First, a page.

Prime Minister Justin Trudeau announced today the appointment of seven new senators who will sit as independents to represent the provinces of Manitoba, Ontario and Quebec, the only three provinces who have agreed to take part in the Liberal government's plan to reform the Senate at this early stage.
The appointments are the first in three years and the result of a new selection process established by Trudeau's Liberals in a bid to transform the scandal-plagued Senate into a more "independent, non-partisan" institution.
The announcement comes in anticipation of new government legislation that will require the Senate's approval after the Trudeau government tables its first federal budget on March 22.
Trudeau's pick of four women and three men includes Manitoba's first aboriginal judge, a Paralympic gold medallist, a former provincial NDP cabinet minister, and a journalist.
The new senators were picked from a pool of candidates on the recommendation of an "independent" advisory board selected three months ago by the Trudeau government to advise the prime minister in a concerted effort to make the Upper Chamber less partisan.
Trudeau made an unprecedented decision in 2014 when he expelled every Liberal senator from his party's caucus, leaving them to sit as independents.
The 105-seat Senate includes 42 Conservative senators, 26 ex-Liberals, and 20 independents which include today's appointments.
The seven appointments brings the total number of vacancies down to 17.
Meet your new 7 senators:
1. Peter Harder (Ont.)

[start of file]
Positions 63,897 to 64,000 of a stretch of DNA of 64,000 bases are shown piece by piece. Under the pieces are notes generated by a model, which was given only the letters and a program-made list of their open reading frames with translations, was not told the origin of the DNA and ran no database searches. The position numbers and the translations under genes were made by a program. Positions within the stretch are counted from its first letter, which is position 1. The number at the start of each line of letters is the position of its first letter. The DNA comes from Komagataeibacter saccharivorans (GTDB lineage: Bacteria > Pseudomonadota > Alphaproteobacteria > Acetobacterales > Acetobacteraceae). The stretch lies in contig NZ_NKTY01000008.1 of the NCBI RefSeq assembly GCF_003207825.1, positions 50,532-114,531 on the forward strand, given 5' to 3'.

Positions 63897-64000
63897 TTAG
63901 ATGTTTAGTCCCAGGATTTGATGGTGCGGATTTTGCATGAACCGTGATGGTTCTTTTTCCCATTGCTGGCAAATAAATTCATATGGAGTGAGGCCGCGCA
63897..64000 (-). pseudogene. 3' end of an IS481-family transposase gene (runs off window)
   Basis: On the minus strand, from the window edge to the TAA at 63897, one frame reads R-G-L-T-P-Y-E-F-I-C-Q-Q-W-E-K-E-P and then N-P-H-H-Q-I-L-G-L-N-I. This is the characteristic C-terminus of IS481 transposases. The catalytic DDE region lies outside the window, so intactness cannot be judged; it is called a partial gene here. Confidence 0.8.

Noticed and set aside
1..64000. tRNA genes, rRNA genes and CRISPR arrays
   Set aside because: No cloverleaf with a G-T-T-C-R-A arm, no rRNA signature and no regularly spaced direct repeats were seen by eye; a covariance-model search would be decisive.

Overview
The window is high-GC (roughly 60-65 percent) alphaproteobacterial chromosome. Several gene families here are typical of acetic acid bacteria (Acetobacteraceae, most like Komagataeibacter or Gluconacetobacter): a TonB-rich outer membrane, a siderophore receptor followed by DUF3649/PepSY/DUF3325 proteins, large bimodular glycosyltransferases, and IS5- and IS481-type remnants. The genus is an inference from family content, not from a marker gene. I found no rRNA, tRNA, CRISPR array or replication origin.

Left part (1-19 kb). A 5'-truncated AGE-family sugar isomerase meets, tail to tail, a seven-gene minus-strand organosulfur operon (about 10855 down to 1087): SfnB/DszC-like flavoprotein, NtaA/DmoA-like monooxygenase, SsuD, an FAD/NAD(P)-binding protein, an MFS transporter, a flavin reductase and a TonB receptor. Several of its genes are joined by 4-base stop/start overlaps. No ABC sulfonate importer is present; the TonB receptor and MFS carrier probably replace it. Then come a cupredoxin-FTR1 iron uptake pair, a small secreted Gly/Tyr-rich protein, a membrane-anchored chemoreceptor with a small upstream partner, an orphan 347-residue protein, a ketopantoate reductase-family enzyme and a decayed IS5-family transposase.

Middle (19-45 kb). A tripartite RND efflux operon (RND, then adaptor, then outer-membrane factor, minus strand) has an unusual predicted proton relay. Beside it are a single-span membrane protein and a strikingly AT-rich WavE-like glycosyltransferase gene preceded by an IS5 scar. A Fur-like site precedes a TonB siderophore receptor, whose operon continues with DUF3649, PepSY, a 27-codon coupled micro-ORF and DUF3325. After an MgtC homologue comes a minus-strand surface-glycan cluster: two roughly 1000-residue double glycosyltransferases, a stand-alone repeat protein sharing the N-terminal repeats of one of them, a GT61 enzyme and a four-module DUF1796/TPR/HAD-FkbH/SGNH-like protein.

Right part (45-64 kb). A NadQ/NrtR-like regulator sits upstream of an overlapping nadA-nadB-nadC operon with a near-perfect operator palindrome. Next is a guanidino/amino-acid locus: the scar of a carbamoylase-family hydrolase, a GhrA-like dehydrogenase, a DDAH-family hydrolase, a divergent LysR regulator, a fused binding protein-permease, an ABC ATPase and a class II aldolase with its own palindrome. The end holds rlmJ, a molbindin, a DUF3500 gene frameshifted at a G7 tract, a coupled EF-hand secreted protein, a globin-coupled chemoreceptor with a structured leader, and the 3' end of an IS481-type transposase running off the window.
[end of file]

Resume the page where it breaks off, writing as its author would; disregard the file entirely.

Trudeau appointed Peter Harder as the government's representative in the Senate to work with Liberal House Leader Dominic Leblanc to ensure legislation gets tabled through the Senate.
Harder, who managed the Liberal transition to government, will be sworn in as a privy councillor allowing him to sit in on cabinet meetings when necessary.
He spent 29 years in the federal public service, including 16 years as a deputy minister and four years as the personal representative of the prime minister to three G8 Summits.
2. Justice Murray Sinclair (Man.)
He was the first aboriginal judge appointed in Manitoba and only the second in Canada. He was the chief commissioner of the Truth and Reconciliation Commission, which investigated the legacy of the residential school system and delivered a landmark report in 2015.
3. Chantal Peticlerc (Que.)
She has won over 20 medals for Canada in the sport of wheelchair racing, beginning at the 1992 Paralympic Games in Barcelona. She is chef de mission for Canada's team at the 2016 Paralympic Games in Rio de Janeiro.
4. Raymonde Gagné (MB)
She has worked in education for over 35 years. She served as president of Université de Saint-Boniface from 2003 to 2014. She was responsible for the college obtaining full university status and has been honoured for increasing the range of educational opportunities available in French in Manitoba.
5. Frances Lankin (Ont.)
Most recently, Lankin spent 10 years running the United Way in Toronto, taking that job after years as an NDP cabinet minister and MPP in Ontario. From 2009 to 2016, she was a member of the Security Intelligence Review Committee, the oversight body for the country's security agencies.
6. Ratna Omidvar (Ont.)
Recognized globally for her contributions to increasing the inclusion of immigrants, she is currently the founding executive director of a think tank at Ryerson University's school of management that focuses on diversity, migration and inclusion. She is the chair of Lifeline Syria, which seeks to bring 1,000 privately sponsored Syrian refugees to Toronto. She also serves on the boards of the Centre for Mental Health and Addiction, The Environics Institute, and Samara.
7. André Pratte (Que.)
Author and journalist, he spent 14 years as editor-in-chief of the Quebec daily paper La Presse. He is one of the founders of a Quebec think tank on federalism.
Bios compiled by The Canadian Press.